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Bare Bottom Vs. Gravel


nicoleauryn

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So, I was aware when I purchased my tank almost a year ago, that you should buy bigger gravel because some goldies like to pick them up and swirl them around their mouths and could potential swallow/choke. My current gravel is large, but it could be a potential risk I wonder for a 5-6 inch fish. Or would switching it out (somehow!!?!) for big flat river rocks be better?

But... is gravel/rocks better than a bare bottom? Would there be any other reason to *not* have gravel other than potential swallowing? I also have live plants, and two pieces of drift wood with willow moss crawling up it - how would that work if a bare bottom tank is more recommended?

Advice welcomed!

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Barebottom tanks make maintenence easier and make the water less likely to foul. Gravel gives anaerobic bacteria a chance to populate it especially if it's over one inch. They produce toxic gases and should your fish root around in it they get hit with it and can die. Unless you do routine maintence with very frequent gravel vacuums gravel is quite risky. You can put the plants in flower pots, or get anubias and java ferns instead that grow on rocks if you tie them on. As for the driftwood be careful that it's not lowering your pH and leaching tannins.

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Barebottom tanks make maintenence easier and make the water less likely to foul. Gravel gives anaerobic bacteria a chance to populate it especially if it's over one inch. They produce toxic gases and should your fish root around in it they get hit with it and can die. Unless you do routine maintence with very frequent gravel vacuums gravel is quite risky. You can put the plants in flower pots, or get anubias and java ferns instead that grow on rocks if you tie them on. As for the driftwood be careful that it's not lowering your pH and leaching tannins.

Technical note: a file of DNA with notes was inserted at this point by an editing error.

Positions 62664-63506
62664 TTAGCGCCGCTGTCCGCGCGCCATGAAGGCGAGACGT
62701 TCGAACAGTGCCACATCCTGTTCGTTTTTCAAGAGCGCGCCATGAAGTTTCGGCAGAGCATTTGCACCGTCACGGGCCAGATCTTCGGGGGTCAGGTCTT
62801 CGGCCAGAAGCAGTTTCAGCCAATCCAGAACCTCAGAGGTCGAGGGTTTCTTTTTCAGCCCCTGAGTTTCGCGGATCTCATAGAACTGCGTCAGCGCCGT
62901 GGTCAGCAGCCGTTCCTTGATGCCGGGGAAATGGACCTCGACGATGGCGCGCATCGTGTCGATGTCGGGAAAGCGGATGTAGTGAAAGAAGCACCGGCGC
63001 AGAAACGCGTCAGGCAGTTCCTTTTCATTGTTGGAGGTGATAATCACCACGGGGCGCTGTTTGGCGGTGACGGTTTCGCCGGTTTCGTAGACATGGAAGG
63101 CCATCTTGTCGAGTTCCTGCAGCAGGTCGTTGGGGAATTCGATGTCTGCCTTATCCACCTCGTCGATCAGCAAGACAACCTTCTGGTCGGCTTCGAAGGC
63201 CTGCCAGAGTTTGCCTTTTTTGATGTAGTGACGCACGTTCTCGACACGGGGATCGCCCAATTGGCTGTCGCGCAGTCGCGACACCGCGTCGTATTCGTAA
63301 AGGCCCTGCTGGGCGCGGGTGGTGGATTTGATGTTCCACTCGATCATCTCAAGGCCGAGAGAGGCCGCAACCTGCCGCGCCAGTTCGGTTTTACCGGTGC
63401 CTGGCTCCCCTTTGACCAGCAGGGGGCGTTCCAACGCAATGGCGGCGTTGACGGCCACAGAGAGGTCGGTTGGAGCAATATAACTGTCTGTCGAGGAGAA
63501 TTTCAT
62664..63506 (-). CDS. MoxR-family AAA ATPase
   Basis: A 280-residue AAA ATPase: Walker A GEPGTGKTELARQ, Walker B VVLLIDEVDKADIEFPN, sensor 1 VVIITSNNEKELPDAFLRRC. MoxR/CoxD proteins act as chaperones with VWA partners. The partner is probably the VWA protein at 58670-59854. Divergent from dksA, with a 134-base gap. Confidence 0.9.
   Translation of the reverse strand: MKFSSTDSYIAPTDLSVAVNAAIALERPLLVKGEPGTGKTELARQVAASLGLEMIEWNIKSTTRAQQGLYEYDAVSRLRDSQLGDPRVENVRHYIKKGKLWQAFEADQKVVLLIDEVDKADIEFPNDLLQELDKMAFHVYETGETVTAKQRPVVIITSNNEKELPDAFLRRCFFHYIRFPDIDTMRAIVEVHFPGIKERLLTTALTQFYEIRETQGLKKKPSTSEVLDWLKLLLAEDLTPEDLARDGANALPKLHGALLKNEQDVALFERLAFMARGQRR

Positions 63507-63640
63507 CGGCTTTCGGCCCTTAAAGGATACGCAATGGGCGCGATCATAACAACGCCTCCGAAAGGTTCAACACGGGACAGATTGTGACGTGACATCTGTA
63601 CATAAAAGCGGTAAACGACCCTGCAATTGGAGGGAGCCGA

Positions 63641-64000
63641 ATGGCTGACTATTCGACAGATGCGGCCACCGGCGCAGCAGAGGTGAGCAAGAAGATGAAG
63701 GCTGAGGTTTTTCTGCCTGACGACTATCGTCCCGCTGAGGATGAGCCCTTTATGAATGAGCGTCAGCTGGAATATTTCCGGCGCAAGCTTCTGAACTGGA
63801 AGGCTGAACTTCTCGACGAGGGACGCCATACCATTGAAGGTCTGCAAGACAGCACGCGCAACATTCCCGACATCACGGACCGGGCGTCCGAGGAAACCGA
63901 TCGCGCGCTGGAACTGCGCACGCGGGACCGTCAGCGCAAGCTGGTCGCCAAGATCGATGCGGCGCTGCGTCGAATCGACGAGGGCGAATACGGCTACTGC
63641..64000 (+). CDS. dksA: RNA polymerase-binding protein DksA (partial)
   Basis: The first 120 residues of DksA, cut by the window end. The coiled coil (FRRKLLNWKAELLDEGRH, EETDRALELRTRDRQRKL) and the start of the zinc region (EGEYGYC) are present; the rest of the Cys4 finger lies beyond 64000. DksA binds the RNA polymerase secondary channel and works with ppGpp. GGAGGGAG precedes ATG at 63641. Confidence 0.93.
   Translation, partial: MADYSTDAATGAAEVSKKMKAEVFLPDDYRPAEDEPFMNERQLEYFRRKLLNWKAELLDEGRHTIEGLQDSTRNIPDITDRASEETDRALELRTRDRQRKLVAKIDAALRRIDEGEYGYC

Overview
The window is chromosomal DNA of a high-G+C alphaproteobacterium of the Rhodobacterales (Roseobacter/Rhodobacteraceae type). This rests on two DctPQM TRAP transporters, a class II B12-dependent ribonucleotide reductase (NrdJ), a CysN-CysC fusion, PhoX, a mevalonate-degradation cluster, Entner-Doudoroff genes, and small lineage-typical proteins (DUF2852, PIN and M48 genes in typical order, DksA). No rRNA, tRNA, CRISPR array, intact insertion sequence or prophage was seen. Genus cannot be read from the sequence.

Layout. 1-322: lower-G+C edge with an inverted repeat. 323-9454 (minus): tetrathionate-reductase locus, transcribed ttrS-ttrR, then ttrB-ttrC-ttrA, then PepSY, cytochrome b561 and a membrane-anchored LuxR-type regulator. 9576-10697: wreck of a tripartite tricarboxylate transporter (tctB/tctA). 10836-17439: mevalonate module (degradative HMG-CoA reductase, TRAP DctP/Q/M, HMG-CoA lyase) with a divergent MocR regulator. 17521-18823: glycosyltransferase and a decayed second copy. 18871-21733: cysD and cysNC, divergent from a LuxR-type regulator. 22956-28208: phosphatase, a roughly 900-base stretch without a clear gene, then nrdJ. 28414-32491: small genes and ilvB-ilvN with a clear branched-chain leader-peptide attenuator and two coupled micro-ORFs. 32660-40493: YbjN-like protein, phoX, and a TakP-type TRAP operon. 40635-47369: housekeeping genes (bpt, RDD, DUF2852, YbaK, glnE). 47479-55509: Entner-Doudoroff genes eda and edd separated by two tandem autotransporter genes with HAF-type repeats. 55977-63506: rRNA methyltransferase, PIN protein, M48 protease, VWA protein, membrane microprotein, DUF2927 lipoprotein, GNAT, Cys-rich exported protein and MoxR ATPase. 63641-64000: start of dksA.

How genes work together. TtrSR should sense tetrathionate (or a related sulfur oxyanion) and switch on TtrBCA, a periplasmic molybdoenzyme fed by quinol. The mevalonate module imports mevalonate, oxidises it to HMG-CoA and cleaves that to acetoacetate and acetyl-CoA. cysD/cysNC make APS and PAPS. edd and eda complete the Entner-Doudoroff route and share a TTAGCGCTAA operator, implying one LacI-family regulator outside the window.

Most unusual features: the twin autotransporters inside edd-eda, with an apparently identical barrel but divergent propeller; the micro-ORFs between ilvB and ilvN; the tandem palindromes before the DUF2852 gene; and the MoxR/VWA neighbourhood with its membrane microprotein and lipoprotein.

Interesting, I was completely unaware of this and have had goldies (pearlscale, Ranchu and Oranda) with gravel before and never had an issue. Does all gravel produce gasses? Also I boiled and soaked the heck out of the drift wood - no more tannin and no tea colored tank :)

I have had experiences where I would put a clay pot in the tank and the fish die afterward.

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I started out like that, had larger gravel at first until Hugo hit the 6 inch mark and started what looked like chewing on gravel... I'm sure that's not what she did, but she freaked me out with that, so I switched over to river rocks which are a lot safer in my opinion. Not just unswallowable for goldfish, but they also have a much smoother texture.

Hugo had a light bacterial infection on the bottom lobe of her tail fin from dragging her tail over the rough gravel whenever swimming back and forth lower in the tank.

With river rocks you also don't have the risk of anaerobic bacteria, as Tay just explained. Since the space between the rocks is bigger, less waste gets caught in it, which is another plus.

Eventually I went bare bottom though, as the goldfish really don't care if there is gravel or not. I only got two shallow glass dishes with colored glass gems as deco and because Hugo loves digging through it for treasures. :rolleyes: I bet she believes she is the tank's queen now.

Also with bare bottom, if you have great filtration you will not find waste on the bottom of the tank at all. I was amazed, I always thought bare bottom would show all the poop, but when the fish swim around and swirl up the poop it gets sucked in by the filters instantly. Only in the morning I find some laying around as the fish naturally were quite inactive over night. It literally takes care of itself within 15 minutes of turning on the tank lights though.

Another good thing about bare bottom is that it will allow more room for water. I don't know the exact conversion for this, but just look at how big for example a 5lb bag of gravel or rocks and other ornaments (including driftwood) is, and all this could be replaced with water. The more water, the more diluted the waste, the better the water quality :)

As for the plants and driftwood: as Tay said, anubias and java fern can simply be tied to rocks or the driftwood and will attach themselves to it. Other plants can be put in little flower pots. I know they make really tiny flower pots which are perfect for the tank plants. Just make sure you carefully stir up the gravel in the pots though when doing water changes - anaerobic bacteria prevention.